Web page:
Digital church use cases -- Sunday on Monday
Altar Live's Technology Evangelist and CEO, Andy Mahon and Stephanie Leathe, along with Online Pastor Rob Perry of Lifepointe Church, and Jeff Reed of Stadia, share how some churches are breaking -- or rewriting -- the rules for Sunday service online.
Andy: There are a bunch of people who don't make it to the live livestream. So they watch the worship service and message on-demand later. But of course, they are watching it solo. They can't participate in the chat; the chat is old now. There's more than one person, there are quite a few who go to see it on-demand later. Some of them are working, some are visiting family -- dare I say it, some of them are at their soccer league -- regularly missing Sunday service.
There are churches that have the exact same service from Sunday and do it again on Monday. It's recorded. But, it's an event, it's not on demand! So, you go watch it at a specific time, along with all the other people who missed Sunday as well. They sit together in rows and tables, and now they have community. They didn't have to sacrifice community; they are doing more than just on-demand livestream. They're still part of the life and rhythm of the church. I call it Sunday-on-Monday.
Rob Perry: I'm writing that down, Andy!
Jeff Reed: That's beautiful.
Stephanie: Another one I've seen is churches who do a panel discussion with pastors or church staff about the sermon. They think about how to take stuff from Sunday morning and stretch it further, it doesn't just have to sit on Sunday only. They move people between the auditorium and the lobby where they can actually talk with each other, and then back to the auditorium to facilitate some of that dialog between members as well.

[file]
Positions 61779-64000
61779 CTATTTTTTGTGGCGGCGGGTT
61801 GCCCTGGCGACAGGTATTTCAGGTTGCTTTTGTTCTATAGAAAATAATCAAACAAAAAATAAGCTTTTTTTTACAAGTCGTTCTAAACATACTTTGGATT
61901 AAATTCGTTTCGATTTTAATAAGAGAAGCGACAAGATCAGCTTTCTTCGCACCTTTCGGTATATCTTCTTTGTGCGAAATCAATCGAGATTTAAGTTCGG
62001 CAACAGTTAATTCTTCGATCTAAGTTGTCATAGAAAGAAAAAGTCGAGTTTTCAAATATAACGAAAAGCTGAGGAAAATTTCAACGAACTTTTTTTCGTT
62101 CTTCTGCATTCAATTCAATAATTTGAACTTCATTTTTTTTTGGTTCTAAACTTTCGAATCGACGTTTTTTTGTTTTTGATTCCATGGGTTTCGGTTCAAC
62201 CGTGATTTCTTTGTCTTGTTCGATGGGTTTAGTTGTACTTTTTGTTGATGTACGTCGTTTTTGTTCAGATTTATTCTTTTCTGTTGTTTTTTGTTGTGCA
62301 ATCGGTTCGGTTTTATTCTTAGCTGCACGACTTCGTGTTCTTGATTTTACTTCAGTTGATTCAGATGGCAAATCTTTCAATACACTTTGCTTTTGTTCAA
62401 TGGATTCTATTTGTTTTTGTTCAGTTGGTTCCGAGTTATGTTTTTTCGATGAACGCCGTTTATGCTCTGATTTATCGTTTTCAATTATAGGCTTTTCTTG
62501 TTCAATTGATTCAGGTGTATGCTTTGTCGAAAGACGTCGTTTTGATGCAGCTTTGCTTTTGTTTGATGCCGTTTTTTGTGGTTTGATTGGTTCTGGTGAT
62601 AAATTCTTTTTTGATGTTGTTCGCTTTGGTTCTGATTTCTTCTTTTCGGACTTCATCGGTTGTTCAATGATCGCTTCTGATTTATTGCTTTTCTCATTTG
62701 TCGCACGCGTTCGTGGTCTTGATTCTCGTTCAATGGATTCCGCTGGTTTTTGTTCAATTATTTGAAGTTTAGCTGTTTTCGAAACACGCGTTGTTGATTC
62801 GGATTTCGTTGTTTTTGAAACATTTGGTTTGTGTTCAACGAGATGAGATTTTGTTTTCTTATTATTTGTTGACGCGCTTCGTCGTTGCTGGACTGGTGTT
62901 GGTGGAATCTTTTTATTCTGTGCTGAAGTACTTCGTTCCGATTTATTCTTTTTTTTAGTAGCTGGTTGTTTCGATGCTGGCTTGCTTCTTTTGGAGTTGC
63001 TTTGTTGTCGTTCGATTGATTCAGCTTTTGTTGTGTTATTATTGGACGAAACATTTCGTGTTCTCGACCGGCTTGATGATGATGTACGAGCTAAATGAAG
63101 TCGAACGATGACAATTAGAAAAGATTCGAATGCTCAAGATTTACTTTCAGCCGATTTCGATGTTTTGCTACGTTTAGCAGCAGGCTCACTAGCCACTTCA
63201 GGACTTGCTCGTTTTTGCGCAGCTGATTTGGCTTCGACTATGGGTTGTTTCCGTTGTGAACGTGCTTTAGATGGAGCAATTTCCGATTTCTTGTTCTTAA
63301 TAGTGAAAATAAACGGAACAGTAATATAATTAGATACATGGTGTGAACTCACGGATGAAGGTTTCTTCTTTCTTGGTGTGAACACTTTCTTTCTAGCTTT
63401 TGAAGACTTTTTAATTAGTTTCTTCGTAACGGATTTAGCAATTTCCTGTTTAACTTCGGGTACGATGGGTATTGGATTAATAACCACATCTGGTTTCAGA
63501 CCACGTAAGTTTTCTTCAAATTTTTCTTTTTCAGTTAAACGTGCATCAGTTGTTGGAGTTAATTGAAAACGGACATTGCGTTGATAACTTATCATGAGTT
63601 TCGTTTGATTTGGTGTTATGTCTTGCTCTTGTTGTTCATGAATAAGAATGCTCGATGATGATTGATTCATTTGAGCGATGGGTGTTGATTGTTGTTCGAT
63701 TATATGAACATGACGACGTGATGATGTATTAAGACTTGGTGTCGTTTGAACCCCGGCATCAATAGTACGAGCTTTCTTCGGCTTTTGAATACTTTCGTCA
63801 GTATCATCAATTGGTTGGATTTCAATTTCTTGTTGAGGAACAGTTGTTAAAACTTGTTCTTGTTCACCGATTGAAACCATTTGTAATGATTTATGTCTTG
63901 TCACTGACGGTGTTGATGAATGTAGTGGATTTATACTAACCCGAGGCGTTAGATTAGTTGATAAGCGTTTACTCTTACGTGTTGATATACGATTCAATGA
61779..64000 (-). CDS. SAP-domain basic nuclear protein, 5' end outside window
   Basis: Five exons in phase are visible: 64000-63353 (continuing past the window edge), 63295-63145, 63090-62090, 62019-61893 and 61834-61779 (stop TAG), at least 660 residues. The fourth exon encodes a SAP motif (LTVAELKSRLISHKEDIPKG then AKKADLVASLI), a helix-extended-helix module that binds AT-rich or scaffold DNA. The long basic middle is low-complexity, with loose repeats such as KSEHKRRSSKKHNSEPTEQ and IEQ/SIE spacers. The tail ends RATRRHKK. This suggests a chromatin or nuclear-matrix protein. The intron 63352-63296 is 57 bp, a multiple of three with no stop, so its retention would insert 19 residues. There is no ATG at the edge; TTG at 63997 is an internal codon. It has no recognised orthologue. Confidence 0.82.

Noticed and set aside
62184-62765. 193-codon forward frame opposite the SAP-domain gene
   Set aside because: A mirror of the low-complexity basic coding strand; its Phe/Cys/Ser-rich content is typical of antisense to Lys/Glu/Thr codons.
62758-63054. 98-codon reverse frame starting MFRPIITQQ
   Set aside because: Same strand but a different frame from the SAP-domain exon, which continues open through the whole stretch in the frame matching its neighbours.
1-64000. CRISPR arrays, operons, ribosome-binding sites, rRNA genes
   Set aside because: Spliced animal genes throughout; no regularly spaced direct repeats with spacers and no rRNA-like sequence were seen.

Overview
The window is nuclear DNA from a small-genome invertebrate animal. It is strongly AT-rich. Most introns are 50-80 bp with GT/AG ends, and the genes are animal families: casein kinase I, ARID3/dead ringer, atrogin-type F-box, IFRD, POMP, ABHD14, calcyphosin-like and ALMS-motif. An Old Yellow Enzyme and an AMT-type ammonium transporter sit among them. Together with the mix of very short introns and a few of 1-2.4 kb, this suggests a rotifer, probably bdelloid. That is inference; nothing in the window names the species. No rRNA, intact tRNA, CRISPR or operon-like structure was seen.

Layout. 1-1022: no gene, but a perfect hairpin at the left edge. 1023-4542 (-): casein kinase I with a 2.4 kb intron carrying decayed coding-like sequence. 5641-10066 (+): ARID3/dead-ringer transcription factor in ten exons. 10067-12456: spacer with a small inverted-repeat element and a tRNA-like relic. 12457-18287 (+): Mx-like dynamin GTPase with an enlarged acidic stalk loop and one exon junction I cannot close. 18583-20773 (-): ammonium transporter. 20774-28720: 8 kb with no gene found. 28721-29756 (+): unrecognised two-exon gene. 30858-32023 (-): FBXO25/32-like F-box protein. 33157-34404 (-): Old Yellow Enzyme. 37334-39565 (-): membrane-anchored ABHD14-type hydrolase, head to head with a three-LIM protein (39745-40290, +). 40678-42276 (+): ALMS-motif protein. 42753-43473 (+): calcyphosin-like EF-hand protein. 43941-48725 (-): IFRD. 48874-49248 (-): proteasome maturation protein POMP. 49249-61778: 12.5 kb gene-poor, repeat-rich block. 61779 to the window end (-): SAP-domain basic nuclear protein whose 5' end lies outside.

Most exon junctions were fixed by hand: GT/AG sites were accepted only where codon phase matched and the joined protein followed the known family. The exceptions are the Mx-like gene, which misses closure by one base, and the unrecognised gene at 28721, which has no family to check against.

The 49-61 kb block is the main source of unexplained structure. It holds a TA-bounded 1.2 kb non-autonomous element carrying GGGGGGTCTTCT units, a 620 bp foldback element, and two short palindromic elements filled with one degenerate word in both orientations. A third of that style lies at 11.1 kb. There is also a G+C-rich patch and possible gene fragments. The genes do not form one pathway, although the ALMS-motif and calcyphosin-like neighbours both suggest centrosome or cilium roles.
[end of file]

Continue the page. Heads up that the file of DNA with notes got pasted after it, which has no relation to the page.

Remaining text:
Rob: I wonder if we'll ever get at a point where you could have a flash worship -- where people are going on-demand, and all of a sudden you set a metric. Like, there's 14 views going on! If we could assemble them all together and get 'em in a worship space! That's exciting to think about.
Stephanie: It is exciting. That's one of the beauties of digital. You can have church anywhere. You don't have to have even necessarily a highly produced event either. I think that's going to be a really cool thing that comes out of post-pandemic -- realizing, what is it that people come to church for? They sometimes come for the content, like how great your preaching is, how great your band is. But they really stay for the people. That aspect of it is what people want. They want to be able to connect and have a personal connection with somebody in this space.
Having tools that allow you to throw that up a lot easier, and with less headache, I think that's where technology is catching up to now.